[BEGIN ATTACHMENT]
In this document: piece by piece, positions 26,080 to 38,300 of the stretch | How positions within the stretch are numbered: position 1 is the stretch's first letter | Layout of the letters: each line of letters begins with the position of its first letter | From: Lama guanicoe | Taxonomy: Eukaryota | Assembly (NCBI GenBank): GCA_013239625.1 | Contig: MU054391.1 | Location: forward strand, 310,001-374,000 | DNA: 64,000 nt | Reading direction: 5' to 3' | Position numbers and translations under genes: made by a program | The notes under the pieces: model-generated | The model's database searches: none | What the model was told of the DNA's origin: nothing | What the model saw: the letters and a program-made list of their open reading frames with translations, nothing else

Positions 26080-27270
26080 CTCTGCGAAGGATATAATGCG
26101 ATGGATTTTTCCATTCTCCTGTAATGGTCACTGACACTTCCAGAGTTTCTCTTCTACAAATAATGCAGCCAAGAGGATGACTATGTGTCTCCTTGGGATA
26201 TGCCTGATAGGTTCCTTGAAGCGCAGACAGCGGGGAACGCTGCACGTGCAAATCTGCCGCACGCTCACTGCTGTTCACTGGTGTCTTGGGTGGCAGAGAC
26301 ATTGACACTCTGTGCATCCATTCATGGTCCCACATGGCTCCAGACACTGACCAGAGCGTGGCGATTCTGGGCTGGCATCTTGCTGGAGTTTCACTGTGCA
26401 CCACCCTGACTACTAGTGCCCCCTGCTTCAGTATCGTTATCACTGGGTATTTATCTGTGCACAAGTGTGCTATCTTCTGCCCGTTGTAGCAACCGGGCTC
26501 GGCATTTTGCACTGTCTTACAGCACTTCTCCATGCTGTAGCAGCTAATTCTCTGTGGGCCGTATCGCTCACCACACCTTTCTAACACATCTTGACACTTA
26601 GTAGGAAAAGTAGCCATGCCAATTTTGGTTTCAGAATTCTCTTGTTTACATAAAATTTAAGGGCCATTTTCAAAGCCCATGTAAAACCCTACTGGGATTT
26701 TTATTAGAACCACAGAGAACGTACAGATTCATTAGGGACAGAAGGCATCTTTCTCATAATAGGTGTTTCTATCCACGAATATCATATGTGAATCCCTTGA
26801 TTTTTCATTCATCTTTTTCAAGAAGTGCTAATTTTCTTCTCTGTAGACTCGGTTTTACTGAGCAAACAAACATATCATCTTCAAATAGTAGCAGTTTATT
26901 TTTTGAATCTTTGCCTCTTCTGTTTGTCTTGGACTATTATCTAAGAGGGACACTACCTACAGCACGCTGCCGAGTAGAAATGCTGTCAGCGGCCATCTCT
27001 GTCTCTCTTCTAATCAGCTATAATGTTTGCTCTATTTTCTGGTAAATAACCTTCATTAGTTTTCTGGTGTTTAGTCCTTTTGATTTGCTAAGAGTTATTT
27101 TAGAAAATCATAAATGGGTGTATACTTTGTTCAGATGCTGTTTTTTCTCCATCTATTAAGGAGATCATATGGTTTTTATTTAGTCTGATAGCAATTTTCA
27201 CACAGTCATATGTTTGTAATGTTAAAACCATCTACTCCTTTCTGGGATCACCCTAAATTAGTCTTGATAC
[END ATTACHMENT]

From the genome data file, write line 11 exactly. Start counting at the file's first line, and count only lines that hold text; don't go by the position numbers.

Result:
26801 TTTTTCATTCATCTTTTTCAAGAAGTGCTAATTTTCTTCTCTGTAGACTCGGTTTTACTGAGCAAACAAACATATCATCTTCAAATAGTAGCAGTTTATT